I was researching a totally different topic when I came across a very interesting February 1922 anti-alcohol, pro-prohibition article in Cosmopolitan magazine. I know what you are thinking — Cosmo? Yup. And it has a lot of the same silly articles that I’ve heard it has now. Anyway, Google books was kind enough to index the entire magazine.
First of all, it is OK to use the word “whisky” instead of “whiskey” when talking about American whiskey. I know this because both spellings were interchangeable until the 1920s when the massive smuggling of illegal Scotch started to change the usages. Since I am basing this blog entry on a February 1922 Cosmopolitan article on whisky sales I will use the spelling that they used.
Second, did you know that when the Volstead Act was passed (that’s Prohibition for those that did not take or do not remember your American History lessons) that there were 190,000,000,000 cases of whisky in American bonded warehouses? That is a lot of whisky. And since it was sitting in bonded warehouses, that meant that a lot of banks stood to lose their collateral if it all got axed and drained into the nearest river. So, politicians and businessmen worried about losing their good whisky and perhaps seeing a business opportunity, applied for withdrawal permits so that the whisky could be used for medicinal purposes. 75,000 such permits were granted, even though 4,000 permits would have sufficed. Now, I’m thinking to myself that I’ve never seen whiskey prescribed by any doc I know, but they also don’t use leaches much anymore. It was a different time.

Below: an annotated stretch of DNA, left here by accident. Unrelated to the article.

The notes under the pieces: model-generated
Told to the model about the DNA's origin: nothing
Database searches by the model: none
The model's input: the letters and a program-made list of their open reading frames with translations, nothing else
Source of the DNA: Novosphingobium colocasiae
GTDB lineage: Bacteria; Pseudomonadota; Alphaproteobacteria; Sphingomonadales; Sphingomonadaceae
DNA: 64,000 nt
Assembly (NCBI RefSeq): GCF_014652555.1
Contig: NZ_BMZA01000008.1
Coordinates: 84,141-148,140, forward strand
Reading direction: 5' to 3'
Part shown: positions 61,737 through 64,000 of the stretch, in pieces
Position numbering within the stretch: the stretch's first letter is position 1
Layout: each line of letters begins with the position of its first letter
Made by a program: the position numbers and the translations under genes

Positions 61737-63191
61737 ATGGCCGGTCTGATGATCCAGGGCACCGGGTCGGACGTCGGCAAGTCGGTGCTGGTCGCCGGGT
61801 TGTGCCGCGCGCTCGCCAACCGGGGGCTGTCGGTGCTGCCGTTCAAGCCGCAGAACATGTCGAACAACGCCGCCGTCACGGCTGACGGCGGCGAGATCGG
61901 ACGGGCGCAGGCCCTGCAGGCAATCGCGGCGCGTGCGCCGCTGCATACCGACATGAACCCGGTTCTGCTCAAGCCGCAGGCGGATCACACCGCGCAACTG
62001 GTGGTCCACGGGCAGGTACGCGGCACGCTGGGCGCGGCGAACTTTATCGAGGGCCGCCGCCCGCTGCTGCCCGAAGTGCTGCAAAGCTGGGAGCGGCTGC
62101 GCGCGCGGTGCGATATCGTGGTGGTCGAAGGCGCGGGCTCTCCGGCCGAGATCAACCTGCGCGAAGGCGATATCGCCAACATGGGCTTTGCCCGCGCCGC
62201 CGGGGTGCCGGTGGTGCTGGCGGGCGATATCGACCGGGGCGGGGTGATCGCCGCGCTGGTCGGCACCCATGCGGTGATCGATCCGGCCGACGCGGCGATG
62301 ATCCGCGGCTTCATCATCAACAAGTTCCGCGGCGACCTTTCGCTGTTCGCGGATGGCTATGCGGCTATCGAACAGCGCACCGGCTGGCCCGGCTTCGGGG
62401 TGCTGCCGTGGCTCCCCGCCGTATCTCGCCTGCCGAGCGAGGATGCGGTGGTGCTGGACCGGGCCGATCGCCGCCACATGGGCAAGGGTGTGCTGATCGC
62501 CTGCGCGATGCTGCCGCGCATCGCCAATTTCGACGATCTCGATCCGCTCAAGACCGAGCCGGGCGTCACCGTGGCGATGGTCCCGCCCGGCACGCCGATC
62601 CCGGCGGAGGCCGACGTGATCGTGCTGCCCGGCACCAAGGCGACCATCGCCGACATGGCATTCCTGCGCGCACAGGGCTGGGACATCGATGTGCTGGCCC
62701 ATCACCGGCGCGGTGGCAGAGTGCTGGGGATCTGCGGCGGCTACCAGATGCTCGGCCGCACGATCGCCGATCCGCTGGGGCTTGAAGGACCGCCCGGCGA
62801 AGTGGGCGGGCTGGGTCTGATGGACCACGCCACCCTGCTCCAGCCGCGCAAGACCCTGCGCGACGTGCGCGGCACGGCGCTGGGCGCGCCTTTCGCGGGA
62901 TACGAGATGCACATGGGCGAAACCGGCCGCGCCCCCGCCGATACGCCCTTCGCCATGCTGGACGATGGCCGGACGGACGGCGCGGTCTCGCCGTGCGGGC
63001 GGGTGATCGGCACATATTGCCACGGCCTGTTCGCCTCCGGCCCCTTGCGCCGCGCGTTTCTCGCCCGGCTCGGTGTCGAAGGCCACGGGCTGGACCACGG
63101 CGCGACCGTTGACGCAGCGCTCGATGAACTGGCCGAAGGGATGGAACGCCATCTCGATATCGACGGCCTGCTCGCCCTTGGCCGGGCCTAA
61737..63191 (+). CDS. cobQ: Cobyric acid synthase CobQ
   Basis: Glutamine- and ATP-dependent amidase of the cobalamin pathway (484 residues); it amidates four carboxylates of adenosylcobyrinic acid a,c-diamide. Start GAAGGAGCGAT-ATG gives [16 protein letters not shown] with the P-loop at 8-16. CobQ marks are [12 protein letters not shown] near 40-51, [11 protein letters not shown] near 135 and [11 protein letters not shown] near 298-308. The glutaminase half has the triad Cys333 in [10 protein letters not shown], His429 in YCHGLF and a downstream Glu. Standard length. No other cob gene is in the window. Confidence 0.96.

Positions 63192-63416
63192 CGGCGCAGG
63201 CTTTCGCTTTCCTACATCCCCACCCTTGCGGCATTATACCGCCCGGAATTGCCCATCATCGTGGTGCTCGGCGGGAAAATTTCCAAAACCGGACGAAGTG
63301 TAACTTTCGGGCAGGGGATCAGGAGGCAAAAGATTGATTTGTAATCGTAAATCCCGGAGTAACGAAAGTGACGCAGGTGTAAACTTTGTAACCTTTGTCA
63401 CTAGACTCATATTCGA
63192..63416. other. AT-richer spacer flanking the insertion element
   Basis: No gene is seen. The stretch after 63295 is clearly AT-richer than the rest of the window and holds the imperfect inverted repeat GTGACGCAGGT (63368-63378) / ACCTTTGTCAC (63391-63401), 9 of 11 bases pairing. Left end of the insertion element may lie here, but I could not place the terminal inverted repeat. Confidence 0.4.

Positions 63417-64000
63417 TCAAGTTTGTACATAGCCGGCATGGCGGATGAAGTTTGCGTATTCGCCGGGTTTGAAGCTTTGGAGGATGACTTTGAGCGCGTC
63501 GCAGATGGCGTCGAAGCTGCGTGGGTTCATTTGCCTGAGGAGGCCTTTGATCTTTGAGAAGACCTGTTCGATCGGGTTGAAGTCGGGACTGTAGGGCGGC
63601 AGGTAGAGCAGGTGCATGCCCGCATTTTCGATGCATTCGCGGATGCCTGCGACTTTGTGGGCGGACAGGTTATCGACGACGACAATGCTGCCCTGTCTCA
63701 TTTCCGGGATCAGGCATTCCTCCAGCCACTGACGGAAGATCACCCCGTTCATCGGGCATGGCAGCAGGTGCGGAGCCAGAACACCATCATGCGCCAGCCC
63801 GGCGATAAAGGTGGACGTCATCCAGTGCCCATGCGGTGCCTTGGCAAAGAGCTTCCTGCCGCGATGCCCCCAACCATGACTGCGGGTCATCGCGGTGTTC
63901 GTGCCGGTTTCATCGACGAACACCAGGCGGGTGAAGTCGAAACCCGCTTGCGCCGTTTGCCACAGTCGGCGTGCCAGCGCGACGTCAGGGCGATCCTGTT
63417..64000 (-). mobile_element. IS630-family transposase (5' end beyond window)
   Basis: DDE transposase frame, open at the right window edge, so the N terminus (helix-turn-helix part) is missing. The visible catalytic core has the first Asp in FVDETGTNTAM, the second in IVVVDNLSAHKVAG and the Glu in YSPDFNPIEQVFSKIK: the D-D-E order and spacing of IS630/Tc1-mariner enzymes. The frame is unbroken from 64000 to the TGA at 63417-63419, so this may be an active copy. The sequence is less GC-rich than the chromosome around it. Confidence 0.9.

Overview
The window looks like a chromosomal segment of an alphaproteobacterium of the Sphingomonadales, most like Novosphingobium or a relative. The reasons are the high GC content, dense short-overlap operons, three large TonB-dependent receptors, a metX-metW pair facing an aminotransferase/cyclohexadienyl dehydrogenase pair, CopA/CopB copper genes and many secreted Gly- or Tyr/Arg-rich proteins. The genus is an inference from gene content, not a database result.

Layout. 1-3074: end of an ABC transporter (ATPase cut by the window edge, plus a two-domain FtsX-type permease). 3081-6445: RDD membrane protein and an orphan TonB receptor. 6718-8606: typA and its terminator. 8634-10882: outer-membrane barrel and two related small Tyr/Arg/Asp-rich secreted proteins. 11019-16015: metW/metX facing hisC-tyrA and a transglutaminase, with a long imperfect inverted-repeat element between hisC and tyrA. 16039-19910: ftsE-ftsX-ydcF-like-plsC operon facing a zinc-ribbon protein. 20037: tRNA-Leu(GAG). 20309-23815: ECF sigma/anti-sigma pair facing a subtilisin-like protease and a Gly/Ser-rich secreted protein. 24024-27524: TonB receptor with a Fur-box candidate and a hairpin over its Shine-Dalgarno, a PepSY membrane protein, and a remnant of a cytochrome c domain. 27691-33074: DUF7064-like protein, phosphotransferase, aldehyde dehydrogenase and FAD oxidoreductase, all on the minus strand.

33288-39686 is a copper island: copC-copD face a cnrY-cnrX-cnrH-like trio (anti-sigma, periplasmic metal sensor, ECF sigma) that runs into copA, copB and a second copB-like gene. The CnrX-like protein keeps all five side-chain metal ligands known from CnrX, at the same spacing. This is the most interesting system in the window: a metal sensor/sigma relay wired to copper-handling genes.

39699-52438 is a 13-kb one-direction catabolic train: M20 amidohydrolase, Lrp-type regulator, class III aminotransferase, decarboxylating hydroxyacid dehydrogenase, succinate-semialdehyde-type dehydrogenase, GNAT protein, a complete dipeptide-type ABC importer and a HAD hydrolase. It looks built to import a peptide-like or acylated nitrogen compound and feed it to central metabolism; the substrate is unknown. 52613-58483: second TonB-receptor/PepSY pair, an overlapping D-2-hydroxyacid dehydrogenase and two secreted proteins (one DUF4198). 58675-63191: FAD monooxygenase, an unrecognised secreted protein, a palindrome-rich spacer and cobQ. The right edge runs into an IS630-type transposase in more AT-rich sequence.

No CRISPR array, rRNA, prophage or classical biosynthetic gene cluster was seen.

If you were well connected during Prohibition there was no lack of good whisky. Withdrawal of bonded whisky actually increased four-fold during the first year of Prohibition from 1 million gallons per month to 4 million gallons per month. In fact, the illegal importation of scotch whisky put a bigger dent in the sale of this bonded whiskey during prohibition than the government.
The article goes on to describe what people did to feed their desire for alcohol and the loopholes that bootleggers used to keep the product flowing. Some turned to making and selling huge bottles of vanilla, ginger, rum, and rye flavoring extracts — except that for the rum and rye varieties they were the real thing. People drank hair tonics that came in large bottles and hundreds died drinking wood alcohol. Read the article. It is a great look into the past courtesy of Google Books. Search for the word “putrefy” and you will go straight to the first page of the article. It is great reading, if for no other reason than to set you straight on what was really going on during Prohibition. There are a lot of things that we think happened because we once saw it in a movie or read it in some recent marketing that just isn’t true.